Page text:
China Already Expects U.S. Forces to Defend Taiwan—Think Tank

President Joe Biden made headlines in Washington and drew protests from Beijing when he declared the U.S. would defend Taiwan from a Chinese attack in a 60 Minutes interview on Sunday. In reality, however, a recent survey by the Center for Strategic and International Studies found that China most likely already expects American forces to intervene in Taiwan.

The Washington-based think tank's China Power Project polled several dozen subject-matter experts, who unanimously agreed that China's designs on Taiwan, the democratically-ruled island Beijing claims as its own, account for the involvement of U.S. troops. The occasional glimpse into Chinese military planning suggests it expects some of America's closest allies to defend Taiwan as well.

Biden's public pledge to defend Taipei in the event of "an unprecedented attack"—the fourth time he has made such remarks in the last 13 months—was seen in some quarters as breaking with four decades of "strategic ambiguity," the longstanding U.S. policy of not committing the U.S. military in advance. The policy was traditionally understood to serve the goal of "dual deterrence" across the Taiwan Strait—preventing China from using force and discouraging Taiwan from declaring formal independence.

The ChinaPower report, which polled 64 policy analysts and former U.S. government officials between August 10 and September 8, said 64 percent of respondents expected Beijing to react "negatively and significantly, provoking a crisis" in response to such a shift in U.S. declaratory policy, while 31 percent said China's anger would be limited to responses such as diplomatic protests.

A day after Biden's controversial remarks aired on Sunday, China's foreign ministry spokesperson Mao Ning said Beijing had lodged "solemn representations" with Washington. China would "reserve the option to take all necessary measures" to achieve unification with Taiwan, she said at a daily press briefing.

Mao's response was later struck from the ministry's official Chinese and English transcripts for September 19, such was the sensitivity surrounding the president's 60 Minutes interview, where he also said "Taiwan makes their own judgements about their independence"—again appearing to stray from the U.S.'s official position of not openly endorsing Taiwanese self-determination.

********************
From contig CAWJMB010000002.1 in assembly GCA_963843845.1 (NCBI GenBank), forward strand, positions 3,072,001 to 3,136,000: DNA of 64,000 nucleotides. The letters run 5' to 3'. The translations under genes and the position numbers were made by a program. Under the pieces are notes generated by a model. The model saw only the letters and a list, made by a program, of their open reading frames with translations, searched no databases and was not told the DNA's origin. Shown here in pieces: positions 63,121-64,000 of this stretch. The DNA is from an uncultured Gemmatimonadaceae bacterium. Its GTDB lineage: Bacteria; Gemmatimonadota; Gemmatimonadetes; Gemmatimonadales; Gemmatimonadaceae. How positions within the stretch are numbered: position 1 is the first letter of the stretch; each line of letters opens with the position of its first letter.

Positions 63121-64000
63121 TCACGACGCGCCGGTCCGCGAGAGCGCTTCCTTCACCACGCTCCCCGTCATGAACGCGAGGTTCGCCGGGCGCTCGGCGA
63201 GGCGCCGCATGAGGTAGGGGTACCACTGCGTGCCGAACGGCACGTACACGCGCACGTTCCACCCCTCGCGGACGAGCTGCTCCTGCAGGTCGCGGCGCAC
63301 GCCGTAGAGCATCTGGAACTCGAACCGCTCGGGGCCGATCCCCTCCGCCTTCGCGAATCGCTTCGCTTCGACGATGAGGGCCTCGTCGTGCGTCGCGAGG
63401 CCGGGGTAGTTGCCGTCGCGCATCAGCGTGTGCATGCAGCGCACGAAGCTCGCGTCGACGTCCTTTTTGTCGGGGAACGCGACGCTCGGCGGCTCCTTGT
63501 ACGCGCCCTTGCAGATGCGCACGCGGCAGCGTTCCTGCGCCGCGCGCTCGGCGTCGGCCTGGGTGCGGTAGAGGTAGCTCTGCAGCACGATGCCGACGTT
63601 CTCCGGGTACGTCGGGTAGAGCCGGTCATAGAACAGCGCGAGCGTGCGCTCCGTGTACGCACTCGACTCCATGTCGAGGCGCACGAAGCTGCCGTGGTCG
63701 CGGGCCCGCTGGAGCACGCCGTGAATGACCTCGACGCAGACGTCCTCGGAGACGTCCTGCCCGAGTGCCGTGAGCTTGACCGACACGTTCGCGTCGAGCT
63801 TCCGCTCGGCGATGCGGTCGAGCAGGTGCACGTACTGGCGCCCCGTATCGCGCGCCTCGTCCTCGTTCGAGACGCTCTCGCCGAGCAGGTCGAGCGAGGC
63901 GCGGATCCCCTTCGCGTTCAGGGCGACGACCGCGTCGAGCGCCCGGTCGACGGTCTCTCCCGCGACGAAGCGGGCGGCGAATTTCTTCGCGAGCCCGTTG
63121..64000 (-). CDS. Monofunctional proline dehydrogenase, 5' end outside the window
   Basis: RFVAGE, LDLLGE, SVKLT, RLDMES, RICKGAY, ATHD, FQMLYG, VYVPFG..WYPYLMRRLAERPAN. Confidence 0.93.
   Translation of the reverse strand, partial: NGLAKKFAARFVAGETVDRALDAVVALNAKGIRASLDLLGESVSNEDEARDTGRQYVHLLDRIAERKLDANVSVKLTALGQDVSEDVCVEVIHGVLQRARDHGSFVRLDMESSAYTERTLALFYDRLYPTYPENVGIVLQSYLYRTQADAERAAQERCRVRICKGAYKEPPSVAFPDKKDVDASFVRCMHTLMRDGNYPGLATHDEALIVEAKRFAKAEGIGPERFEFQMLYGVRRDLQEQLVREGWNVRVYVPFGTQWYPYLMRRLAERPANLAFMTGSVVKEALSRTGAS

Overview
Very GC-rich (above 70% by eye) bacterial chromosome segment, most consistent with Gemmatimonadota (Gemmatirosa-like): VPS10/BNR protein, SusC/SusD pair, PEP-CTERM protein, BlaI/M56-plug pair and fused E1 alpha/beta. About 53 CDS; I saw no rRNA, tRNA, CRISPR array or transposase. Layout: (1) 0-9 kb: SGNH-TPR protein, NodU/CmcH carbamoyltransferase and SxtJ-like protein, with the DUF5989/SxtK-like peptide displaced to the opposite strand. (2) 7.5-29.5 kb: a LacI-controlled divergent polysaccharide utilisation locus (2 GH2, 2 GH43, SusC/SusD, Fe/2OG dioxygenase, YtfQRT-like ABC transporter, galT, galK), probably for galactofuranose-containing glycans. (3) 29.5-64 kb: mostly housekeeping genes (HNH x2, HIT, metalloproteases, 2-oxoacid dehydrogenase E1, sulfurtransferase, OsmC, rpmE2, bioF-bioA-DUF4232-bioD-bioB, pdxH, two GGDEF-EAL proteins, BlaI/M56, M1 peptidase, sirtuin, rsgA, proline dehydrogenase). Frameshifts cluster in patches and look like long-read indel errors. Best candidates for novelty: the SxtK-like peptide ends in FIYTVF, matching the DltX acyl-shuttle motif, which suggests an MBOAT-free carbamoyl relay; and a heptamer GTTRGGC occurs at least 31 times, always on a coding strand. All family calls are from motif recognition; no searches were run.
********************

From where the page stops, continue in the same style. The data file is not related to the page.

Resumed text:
China Expects U.S. Intervention In Taiwan —Experts
Honor guards look at President Xi Jinping of China, front right, during a welcoming ceremony for King Hamad Bin Isa Al Khalifa of Bahrain outside the Great Hall of People on September 16, 2013, in Beijing, China. Feng Li/Getty Images

Some 80 percent of the respondents felt Beijing lacked "a coherent internal strategy and roadmap, with concrete stages and actionable next steps" to achieve unification with Taiwan. A similarly high 84 percent said China would be willing to "wait for unification"—but not indefinitely.

The survey's results speak to a view of the Chinese leadership as having not established a timeline for when it will attempt to secure political control over Taiwan, even as U.S. officials assess Beijing seeks to have the capacity to do so—over U.S. intervention—by the end of the decade.

In its latest white paper on Taiwan, China didn't rule out the use of force but said it would prioritize "peaceful unification." The ChinaPower poll suggests this position isn't the result of Beijing's magnanimity toward Taipei, but rather due to lingering concerns about the balance of power in the region.

All of the 64 experts polled by the think tank said China would expect U.S. forces to defend the island. Additionally, just over half (55 percent) of respondents said Beijing could be uncertain about its own capabilities vis-à-vis the U.S., which holds a military advantage.

Washington supplies arms to Taipei but isn't obliged to come to its defense. Since Russia's invasion of Ukraine, however, congressional leaders have sought to accelerate reforms to the U.S.-Taiwan security partnership, while the island also is raising its defense spending with an eye on American weapons systems used to great effect by Kyiv.

Of the dozens polled by the project, 83 percent felt China was unlikely to use force against Taiwan by 2027, the year its military, the People's Liberation Army, celebrates its centennial. Less than half (44 percent) of respondents believed Beijing had a "hard internal deadline for resolving the Taiwan issue" by 2049, the centennial of the founding of the People's Republic of China.

Some 63 percent said a Chinese invasion of Taiwan was possible in the next decade, but only 10 percent felt it was likely or very likely. None of the 64 respondents believed China would ever accept Taiwanese independence, and 77 percent of them said China would invade Taiwan within six months if the island declared formal independence, an electorally unpopular prospect that has been dismissed by President Tsai Ing-wen.

Amid heightened tensions across the strait, however, nearly all said an "unintended military accident or collision" was either possible (39 percent), likely (34 percent), or very likely (22 percent). This view was likely reinforced by China's intense war games around Taiwan last month, in what Beijing said was a response to House Speaker Nancy Pelosi's visit to the island on August 2 and 3.

With President Xi Jinping expected to extend his rule over China by securing an unprecedented third five-year term next month, 79 percent of analysts predicted that he would prioritise peaceful unification with Taiwan, although they were divided on whether he would do so peacefully or through the use of military force.